Grading Draped Bust $5 (1795-1807)
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The half eagle, or five-dollar piece, was the first of three authorized gold denominations to be struck by the United States Mint. The initial inability of the mint's coiner and assayer to post their security bonds had delayed the coining of both silver and gold, and it was not until July of 1795 that the first gold pieces bearing the legend UNITED STATES OF AMERICA were produced.
Mint Engraver Robert Scot created an allegorical bust of Liberty with long, flowing hair and a peaked cap. For the reverse he depicted a rather slight eagle grasping an olive wreath in its beak and a palm branch in its talons. This simple and attractive motif was used for the reverse as late as 1798 to avoid wasting serviceable dies. In the meantime, a new reverse design had already been adopted that featured the Great Seal of the USA. Since coins having this Heraldic Eagle reverse are known bearing the date 1795, it's evident that obverse dies were likewise used until they failed, making it unclear exactly when any of these coins were actually struck. Half eagles of the Draped Bust/Heraldic Eagle type were produced through 1807, that year being transitional with the new Capped Bust type.
As the first United States gold coins, a fair number of 1795 Small Eagle five-dollar pieces were preserved uncirculated for the delight of collectors. This is certainly not to imply that they are common, rather that they are more available than other dates of this type. The other Small Eagle dates are very rare in uncirculated condition. In fact, most of the surviving coins of this type are lightly circulated, though not heavily worn. Because their metallic value exceeded their face value as reckoned against silver coins, these gold pieces typically were exported and melted before they could acquire much wear. In fact, it's likely that most of them became worn through use as jewelry or pocket pieces rather than from extensive circulation.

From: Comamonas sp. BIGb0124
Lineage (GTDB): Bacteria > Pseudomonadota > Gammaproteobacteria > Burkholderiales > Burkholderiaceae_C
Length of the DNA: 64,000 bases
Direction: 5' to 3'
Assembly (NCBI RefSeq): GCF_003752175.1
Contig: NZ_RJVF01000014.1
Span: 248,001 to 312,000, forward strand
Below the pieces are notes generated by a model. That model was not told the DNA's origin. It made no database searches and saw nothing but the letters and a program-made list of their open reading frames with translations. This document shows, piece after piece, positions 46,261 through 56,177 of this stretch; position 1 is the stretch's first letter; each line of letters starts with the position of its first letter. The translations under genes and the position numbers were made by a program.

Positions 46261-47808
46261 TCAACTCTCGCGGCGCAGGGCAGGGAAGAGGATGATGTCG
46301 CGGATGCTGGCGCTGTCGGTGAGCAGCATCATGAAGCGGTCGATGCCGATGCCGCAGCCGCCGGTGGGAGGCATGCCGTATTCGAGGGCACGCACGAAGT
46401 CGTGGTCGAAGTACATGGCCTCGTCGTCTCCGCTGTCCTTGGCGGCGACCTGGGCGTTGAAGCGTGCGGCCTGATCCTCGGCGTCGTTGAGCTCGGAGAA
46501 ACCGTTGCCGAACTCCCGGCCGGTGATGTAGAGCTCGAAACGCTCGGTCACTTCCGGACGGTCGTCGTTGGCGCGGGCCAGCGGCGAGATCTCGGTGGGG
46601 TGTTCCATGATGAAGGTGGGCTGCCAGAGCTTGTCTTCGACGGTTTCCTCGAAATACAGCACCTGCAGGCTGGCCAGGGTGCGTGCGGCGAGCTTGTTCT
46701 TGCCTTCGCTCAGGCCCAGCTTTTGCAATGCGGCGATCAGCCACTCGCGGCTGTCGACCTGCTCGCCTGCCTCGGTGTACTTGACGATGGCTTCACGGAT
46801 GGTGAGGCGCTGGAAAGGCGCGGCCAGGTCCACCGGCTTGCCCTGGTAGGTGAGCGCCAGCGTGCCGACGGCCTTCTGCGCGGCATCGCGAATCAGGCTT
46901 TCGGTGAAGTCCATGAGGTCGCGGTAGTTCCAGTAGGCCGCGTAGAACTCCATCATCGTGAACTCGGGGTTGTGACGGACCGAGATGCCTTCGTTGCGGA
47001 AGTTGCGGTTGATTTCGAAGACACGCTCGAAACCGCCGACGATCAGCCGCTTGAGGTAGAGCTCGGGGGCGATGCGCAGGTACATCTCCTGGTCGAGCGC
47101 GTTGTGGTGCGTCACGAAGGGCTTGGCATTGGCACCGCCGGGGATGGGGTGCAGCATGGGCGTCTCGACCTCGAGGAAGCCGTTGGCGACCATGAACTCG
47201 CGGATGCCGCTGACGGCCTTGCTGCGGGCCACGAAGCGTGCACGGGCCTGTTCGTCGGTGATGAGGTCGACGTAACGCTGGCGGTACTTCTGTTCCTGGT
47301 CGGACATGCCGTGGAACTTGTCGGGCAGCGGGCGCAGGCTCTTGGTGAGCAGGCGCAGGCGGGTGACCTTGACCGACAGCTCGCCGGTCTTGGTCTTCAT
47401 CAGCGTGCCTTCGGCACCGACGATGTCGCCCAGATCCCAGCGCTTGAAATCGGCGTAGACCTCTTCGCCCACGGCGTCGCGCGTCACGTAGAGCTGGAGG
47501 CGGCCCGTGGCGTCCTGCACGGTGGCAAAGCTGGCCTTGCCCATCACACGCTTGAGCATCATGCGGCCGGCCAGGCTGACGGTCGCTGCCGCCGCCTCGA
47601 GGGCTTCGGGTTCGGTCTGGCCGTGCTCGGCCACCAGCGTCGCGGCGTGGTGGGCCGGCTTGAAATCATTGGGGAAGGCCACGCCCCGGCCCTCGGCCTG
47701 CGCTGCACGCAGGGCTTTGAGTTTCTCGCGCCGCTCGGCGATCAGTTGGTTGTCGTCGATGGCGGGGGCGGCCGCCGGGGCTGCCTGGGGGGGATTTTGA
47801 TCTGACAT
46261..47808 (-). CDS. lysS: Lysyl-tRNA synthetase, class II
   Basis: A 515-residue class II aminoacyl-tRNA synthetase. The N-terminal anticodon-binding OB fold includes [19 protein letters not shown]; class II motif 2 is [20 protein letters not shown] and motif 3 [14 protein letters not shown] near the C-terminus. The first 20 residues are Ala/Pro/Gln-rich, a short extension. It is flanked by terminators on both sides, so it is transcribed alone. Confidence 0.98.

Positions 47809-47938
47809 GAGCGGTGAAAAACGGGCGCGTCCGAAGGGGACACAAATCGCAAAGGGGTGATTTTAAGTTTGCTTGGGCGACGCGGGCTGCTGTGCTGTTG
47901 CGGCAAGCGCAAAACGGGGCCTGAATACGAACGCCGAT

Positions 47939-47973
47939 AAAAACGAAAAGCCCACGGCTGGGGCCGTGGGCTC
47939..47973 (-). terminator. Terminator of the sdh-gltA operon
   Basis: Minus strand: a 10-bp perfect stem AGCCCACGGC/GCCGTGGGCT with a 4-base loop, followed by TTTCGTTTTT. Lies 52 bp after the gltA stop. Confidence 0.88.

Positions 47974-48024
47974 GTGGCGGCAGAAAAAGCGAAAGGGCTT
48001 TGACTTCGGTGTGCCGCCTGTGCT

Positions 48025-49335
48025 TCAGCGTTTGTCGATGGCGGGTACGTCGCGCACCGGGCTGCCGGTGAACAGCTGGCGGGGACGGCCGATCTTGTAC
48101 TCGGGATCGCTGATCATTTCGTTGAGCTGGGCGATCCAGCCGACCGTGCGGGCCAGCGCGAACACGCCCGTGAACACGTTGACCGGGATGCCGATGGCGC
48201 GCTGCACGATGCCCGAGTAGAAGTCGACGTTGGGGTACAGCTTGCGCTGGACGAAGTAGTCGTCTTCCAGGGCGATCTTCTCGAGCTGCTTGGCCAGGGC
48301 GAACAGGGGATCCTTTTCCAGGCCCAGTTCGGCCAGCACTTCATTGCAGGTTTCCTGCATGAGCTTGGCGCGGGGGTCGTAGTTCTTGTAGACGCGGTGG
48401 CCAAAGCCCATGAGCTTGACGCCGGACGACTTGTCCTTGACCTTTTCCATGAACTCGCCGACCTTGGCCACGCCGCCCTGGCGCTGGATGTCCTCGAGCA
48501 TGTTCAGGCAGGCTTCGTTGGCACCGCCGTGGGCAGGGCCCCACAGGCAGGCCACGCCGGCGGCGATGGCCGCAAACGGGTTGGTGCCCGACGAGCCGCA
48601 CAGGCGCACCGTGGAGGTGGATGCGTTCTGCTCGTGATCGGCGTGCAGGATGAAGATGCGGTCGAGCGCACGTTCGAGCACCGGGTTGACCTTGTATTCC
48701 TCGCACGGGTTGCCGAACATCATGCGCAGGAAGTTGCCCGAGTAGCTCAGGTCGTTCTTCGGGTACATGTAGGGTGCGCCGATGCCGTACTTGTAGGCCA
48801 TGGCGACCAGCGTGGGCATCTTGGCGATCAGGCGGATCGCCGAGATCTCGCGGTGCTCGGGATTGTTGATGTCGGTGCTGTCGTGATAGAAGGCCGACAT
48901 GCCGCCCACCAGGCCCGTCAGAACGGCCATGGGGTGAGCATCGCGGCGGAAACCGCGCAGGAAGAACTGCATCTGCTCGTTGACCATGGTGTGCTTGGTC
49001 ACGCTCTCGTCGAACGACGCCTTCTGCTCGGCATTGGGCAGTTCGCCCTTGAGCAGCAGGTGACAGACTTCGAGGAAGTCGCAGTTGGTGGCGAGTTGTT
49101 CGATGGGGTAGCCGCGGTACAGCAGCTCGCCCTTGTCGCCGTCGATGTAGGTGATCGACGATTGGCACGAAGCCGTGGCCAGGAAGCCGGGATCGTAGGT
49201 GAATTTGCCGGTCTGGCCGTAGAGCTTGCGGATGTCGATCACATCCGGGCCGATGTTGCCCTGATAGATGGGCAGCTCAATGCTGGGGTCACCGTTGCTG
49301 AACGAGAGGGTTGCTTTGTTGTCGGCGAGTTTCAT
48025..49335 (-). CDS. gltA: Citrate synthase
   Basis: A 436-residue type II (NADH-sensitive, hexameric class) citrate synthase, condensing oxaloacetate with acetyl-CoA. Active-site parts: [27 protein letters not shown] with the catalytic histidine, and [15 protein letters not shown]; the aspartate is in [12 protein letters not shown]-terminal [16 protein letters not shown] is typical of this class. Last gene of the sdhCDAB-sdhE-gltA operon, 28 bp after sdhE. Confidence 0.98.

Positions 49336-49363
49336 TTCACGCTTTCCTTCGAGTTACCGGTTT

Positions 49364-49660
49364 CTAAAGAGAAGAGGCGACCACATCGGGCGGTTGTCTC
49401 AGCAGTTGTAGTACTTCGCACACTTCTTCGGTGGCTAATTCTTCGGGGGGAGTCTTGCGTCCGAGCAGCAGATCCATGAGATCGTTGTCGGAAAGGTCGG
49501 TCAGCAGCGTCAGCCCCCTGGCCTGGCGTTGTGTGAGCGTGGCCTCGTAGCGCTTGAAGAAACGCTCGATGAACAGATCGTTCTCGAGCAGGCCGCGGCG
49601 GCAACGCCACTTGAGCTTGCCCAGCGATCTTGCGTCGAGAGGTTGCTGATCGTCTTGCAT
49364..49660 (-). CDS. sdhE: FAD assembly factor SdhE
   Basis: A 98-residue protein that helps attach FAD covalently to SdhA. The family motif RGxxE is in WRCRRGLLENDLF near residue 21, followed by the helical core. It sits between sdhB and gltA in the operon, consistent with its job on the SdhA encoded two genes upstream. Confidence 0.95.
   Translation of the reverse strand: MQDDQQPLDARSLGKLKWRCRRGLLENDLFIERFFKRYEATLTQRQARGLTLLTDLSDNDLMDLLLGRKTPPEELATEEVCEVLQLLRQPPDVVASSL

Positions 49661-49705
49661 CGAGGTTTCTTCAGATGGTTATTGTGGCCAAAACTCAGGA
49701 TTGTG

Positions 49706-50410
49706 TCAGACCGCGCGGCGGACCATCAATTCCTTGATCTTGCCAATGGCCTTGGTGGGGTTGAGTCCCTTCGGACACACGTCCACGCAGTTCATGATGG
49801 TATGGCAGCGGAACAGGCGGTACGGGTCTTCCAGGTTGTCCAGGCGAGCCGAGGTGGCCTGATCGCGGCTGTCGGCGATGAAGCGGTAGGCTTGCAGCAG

Small Eagle five-dollar pieces usually are found well struck overall, though certain areas are subject to some lack of definition. The border denticles are sometimes ill defined, as are the coin's centers, consisting of the hair around Liberty's ear and the eagle's breast feathers. Aggravating this situation is the frequent presence of file marks from the planchet adjustment process. Planchets found to be heavy were filed across their faces to remove the excess metal prior to striking, and this scarring is often evident on the finished coins. Only when the file lines are especially deep do they affect a coin's grade.
These same problems are evident on Draped Bust/Heraldic Eagle fives. If anything the central weakness and file scarring is more noticeable, since the greater complexity of the reverse design left more cavities in the die. While the fields of the die typically flattened these file lines, the die cavities were less effective at eradicating them.
Coins of the Heraldic Eagle type offer a greater number of dates from which to select a type coin, though only a couple of these are available in mint state with any frequency. The most readily available date is 1806. It comes with either a knobbed or pointed tip on the numeral 6.
Draped Bust half eagles of either type are seldom found without some degree of cleaning, and the major grading services allow for this fact. Those pieces that retain a natural appearance are still certifiable despite a light cleaning. Beware of repaired coins, since early USA gold pieces were frequently used as jewelry by later generations until the coins acquired significant collector value.
From One to Seventy originally ran in The Numismatist, official publication of the American Numismatic Association (www.money.org)
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